Vieques reefs

David Niebuhr niebuhr at
Mon Nov 29 13:12:53 EST 1999

Dear Gene:

The situation on Vieques is complex. Yes, one of the leaders of the movement to
remove the Navy from Vieques is the president of the local Fishermans'
Association. He is also an avid supporter of several grass-roots efforts to
protect and preserve the island's natural resources and has a keen respect for
the island, its people, and its unique habitats. He has helped me in my
research and has provided boats and manpower for efforts to monitor and protect
Puerto Mosquito.

I caution you not to assume that because this gentleman is a a fisherman he
only wants to see the Navy out so fishermen can exploit the local resources.

I repeat, the Vieques situation is complex. The Viequense have been isolated on
their own island, there is tremendous pressure to "modernize" and "develop" the
island for "the sake of the people," and the island harbors some healthy reefs
and two of the last (monoculture- Pyrodinium bahamense) bioluminescent bays in
the Caribbean. There are many "interests" involved in the Vieques situation and
very few of them are concerned with protecting coral, bioluminescent bays or
any other important habitat.

I have conducted research on both Vieques' reef systems and on Puerto Mosquito
(biobay). I have worked with local environmental groups (Vieques Conservation
and Historic Trust) and I have provided expert evidence in a law suit filed
against the Municipality of Isabel Segunda, the Dept. of the Interior, the EPA
and the Navy for violations of the Clean Water Act and the Endangered Species

I have been quietly amused while this discussion has raged on the coral list. I
am glad so many people have taken interest in this small island's welfare, but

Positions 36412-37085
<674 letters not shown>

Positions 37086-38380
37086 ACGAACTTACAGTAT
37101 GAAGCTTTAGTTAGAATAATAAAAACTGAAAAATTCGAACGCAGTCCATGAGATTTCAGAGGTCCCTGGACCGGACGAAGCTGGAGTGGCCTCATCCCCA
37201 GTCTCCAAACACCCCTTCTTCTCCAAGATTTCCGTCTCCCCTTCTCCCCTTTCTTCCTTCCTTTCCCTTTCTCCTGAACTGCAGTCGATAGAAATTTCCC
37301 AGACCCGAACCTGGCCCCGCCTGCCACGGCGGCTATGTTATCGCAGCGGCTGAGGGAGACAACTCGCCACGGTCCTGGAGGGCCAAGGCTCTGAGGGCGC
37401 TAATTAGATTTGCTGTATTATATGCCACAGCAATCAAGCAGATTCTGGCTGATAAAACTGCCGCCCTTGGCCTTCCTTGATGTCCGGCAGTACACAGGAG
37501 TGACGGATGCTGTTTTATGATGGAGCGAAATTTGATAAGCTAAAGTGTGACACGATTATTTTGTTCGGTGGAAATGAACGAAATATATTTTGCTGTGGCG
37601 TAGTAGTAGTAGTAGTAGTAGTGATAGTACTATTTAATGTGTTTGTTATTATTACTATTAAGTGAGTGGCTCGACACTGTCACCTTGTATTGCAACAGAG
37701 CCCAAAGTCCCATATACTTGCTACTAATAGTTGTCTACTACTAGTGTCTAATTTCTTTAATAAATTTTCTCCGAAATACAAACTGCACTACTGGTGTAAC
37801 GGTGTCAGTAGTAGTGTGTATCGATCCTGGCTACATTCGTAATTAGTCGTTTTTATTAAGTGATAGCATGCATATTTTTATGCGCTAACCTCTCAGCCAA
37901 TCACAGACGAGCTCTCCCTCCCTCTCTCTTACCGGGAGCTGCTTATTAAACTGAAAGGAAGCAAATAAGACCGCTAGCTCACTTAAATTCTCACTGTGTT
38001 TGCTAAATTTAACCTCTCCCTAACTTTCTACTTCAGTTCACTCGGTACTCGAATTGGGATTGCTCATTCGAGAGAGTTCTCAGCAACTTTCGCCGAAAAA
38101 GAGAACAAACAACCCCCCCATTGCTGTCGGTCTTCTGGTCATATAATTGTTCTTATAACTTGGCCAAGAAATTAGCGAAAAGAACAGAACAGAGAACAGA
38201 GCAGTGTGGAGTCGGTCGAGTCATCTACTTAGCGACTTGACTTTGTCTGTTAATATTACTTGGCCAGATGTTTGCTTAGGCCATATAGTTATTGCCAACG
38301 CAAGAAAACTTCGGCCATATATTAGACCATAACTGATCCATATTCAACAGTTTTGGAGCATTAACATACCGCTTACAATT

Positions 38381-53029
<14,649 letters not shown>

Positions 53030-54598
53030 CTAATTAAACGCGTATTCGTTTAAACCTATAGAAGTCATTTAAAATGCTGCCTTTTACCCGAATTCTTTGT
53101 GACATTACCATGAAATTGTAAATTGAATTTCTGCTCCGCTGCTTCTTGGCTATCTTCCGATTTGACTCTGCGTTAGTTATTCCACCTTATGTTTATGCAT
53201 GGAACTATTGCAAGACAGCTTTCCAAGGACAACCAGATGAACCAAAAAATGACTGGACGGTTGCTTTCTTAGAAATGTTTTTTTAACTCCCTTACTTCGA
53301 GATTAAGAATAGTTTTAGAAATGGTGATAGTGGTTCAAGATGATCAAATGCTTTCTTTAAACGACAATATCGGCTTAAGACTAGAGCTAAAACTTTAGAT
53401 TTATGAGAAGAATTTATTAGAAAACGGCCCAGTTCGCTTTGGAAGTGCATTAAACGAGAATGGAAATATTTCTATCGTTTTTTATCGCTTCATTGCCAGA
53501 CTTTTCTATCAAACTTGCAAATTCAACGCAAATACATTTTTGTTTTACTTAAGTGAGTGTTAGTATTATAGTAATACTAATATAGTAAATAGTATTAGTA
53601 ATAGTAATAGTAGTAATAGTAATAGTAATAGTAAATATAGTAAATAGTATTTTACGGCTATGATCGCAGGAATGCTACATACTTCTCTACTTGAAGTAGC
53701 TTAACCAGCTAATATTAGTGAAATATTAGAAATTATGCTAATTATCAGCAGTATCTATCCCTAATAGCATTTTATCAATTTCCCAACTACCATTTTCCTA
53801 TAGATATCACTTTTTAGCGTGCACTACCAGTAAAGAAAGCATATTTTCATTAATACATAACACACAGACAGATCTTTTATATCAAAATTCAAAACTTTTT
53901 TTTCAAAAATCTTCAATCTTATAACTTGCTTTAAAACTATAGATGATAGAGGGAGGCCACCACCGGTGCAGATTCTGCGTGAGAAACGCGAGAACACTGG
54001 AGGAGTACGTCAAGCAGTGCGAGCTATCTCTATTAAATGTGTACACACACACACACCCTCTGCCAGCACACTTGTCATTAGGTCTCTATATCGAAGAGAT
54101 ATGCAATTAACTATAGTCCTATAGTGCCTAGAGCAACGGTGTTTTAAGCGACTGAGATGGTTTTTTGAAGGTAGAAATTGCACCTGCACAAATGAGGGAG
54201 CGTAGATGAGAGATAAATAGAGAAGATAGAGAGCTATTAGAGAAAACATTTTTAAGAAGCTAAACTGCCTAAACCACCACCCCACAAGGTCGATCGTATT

I'm afraid that witohut knowing the island many folks are looking for simple
answers to an extremely difficult question.

The state of the coral and other important habitats located at Vieques is not
solely the result of limited fishing harvest (they fish is most areas except
during periods of bombing), but is also the result of limited urban and
suburban development and the relatively low  environmental impacts of the
Navy's presence on the island.

The only way to move forward and solve this problem is to move slowly. The
local government, grass roots organizations the Navy and the federal government
need to frame a plan that will solve this problem while protecting Vieques'
unique resources.

Gene Shinn wrote:

> It concluded that the reason was that fisherman can't get in.
> The report came to mind when I first read that the leader of the movement
> to get the Navy out is the head of the Fishermans Association.

--David Niebuhr

David H. Niebuhr, Ph.D.
Education and Communications Coordinator
Chesapeake Bay NERR in Virginia/School of Education
College of William and Mary
POB 1346 Gloucester Pt., VA 23062
Phone: 804.684.7144
Fax:   804.684.7120
niebuhr at

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